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What dementia-related services are available on Guam

By Pacific Island Times News Staff


While empirical evidence speaks to the growing cases of dementia on Guam, no current data are available to determine the actual number of patients on island.

The latest available study was conducted in 2007. Published by the National Library of Medicine, the study concluded that the prevalence of dementia among elderly CHamoru people was relatively high.

“Guam dementia is the most common diagnosis and exceeds parkinsonism-dementia complex,” the study said. “Age and low education are strongly associated with dementia, but gender and APOE epsilon4 are not. Incidence studies will allow risk factors for dementia to be clarified.”

Dementia is a decline in mental ability that affects memory, thinking, problem-solving, concentration and perception. It occurs due to the death of brain cells or damage in parts of the brain that deal with our thought processes. Some forms of dementia, such as Alzheimer's disease, are degenerative, which means they get worse over time. Other forms of dementia, such as vascular dementia, may be non-degenerative and may not get worse over time.

 According to a 2007 study, CHamoru people had a high incidence of ALS and Parkinsonism-dementia complex or PDC in the 1950s. Over the next 50 years, ALS incidence declined markedly, but PDC only slightly. Scientists found that PDC was a unique disorder found only on Guam. The prevalence of late-life dementia among CHamoru population and its relationship to ALS/PDC are unknown.

   In Washington, dementia is receiving fresh attention from the federal government. “Research continues to expand our understanding of the causes and prevention of, and the treatments for Alzheimer’s disease and related dementia,” according to U.S. Department of Health and Human Services. “This goal seeks to develop additional prevention and treatment modalities by 2025. Ongoing research and clinical inquiry can inform our ability to prevent AD/ADRD, minimize its symptoms, and delay its progression.”

 According to the Guam Behavioral Health and Wellness Center, most types of dementia cannot be cured, except those related to vitamin deficiency, which can be treated with supplements; and those resulting from head injury, which can be treated through surgery.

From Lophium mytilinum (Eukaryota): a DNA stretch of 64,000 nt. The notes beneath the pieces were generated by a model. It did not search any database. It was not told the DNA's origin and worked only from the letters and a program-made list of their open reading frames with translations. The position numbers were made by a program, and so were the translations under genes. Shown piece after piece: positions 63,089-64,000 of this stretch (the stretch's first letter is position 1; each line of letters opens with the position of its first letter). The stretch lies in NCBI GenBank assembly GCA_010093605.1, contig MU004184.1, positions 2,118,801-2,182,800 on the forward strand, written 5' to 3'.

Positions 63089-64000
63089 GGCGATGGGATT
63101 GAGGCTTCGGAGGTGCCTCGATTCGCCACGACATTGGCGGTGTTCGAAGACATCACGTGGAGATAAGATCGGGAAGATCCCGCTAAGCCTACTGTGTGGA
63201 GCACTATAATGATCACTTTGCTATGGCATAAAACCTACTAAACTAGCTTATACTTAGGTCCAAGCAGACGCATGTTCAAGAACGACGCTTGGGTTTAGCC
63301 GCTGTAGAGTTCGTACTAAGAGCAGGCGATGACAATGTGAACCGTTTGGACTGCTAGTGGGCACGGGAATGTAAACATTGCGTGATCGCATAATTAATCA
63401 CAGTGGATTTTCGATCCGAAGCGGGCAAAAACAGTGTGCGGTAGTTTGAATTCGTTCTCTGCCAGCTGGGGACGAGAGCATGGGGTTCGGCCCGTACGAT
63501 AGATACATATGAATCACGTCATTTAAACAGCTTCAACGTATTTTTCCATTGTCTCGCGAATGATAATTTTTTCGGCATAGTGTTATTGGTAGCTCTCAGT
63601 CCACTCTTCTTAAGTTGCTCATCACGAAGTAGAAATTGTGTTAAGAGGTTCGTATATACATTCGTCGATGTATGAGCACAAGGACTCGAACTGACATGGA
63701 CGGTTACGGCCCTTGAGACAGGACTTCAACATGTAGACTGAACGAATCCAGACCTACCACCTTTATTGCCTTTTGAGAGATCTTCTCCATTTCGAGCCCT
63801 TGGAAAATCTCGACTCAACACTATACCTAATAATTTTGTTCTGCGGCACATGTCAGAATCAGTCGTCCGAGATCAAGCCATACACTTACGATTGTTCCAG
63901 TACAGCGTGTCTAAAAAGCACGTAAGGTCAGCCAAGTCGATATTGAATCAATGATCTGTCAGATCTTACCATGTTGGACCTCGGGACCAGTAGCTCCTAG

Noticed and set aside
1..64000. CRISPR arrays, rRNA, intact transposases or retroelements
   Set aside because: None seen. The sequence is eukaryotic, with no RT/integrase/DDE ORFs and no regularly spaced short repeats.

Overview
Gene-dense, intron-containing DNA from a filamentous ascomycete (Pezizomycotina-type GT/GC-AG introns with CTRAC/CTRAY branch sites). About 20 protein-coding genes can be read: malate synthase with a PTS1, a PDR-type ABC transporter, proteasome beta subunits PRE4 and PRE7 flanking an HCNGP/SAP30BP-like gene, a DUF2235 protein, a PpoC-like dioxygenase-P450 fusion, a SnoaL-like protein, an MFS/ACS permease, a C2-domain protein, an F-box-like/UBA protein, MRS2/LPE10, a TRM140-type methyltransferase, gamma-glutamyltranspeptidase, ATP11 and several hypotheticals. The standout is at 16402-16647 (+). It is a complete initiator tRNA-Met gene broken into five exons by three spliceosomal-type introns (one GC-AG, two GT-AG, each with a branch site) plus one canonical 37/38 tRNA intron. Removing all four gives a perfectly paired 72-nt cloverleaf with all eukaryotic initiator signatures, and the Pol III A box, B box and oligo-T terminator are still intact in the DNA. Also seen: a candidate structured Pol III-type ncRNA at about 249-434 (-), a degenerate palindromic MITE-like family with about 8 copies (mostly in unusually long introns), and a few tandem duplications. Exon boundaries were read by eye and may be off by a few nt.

“There are some psychological treatments and drugs that can help people in the early stages of dementia,” the center said on its website. “Drugs such as Aricept and Reminyl may delay the progression of symptoms of the disease in people with mild to moderate dementia. Medical researchers are currently looking at other medical treatments including anti-oxidants, brain stem cell therapy and a vaccination to stop the build-up of plaques in the brain (a hallmark of Alzheimer’s disease).”

Dementia experts at the University of Guam noted that despite impairment in social functioning, persons with dementia still enjoy social interaction.

“Thus, there is a need to develop effective strategies for interacting with persons living with dementia in a meaningful way,” according to a report published June 16, 2023 in the Journal of Alzheimer’s Association.

The report introduced the telehealth dementia care training initiative developed on Guam for family and professional caregivers “to make meaningful connections” with persons with dementia.

The strategies include “a wide range of stimulating, culturally responsive activities adapted to meet their unique needs, interests and abilities,” according to the report prepared by Dr. Iain K.B. Twaddle as the lead author. “Activities were designed to provide opportunities for social engagement and simultaneously to help persons with dementia remain mentally and physically active.”

“Program outcomes indicate that telehealth training in activity-based dementia care can be an effective way to help caregivers learn to make meaningful connections with persons living with dementia,” states the report coauthored by Margaret Perez Hattori-Uchima, Nikolas Jude Gutierrez, Rhoda Gaba Orallo.

UOG’s Isa Psychological Services Center provides individuals who have been diagnosed with Alzheimer’s disease or other forms of dementia with a private space to talk about their experiences living with dementia.

 “Professional counseling can help individuals with early-stage dementia to learn to cope with and adapt to the many changes it brings,” according to Isa. “Counseling can also help individuals with dementia to share their worries and frustrations, make sense of their lives, and improve their overall quality of life. All services are supportive, client-centered, confidential, and free of charge.”

The Guma Ginefli’e Dementia Day Care provides elderly daycare services for those diagnosed with dementia. The program is funded by the Division of Senior Citizens, Department of Public Health & Social Services.

Guma Ginefli’e, which means “house of caring in CHamoru, is a respite program in a non-institutional homelike environment that offers structured activities for adults who are unable to function at home without supportive services and who do not need 24-hour care. They are persons who would normally be home-bound but have no one at home during the day to look after them.

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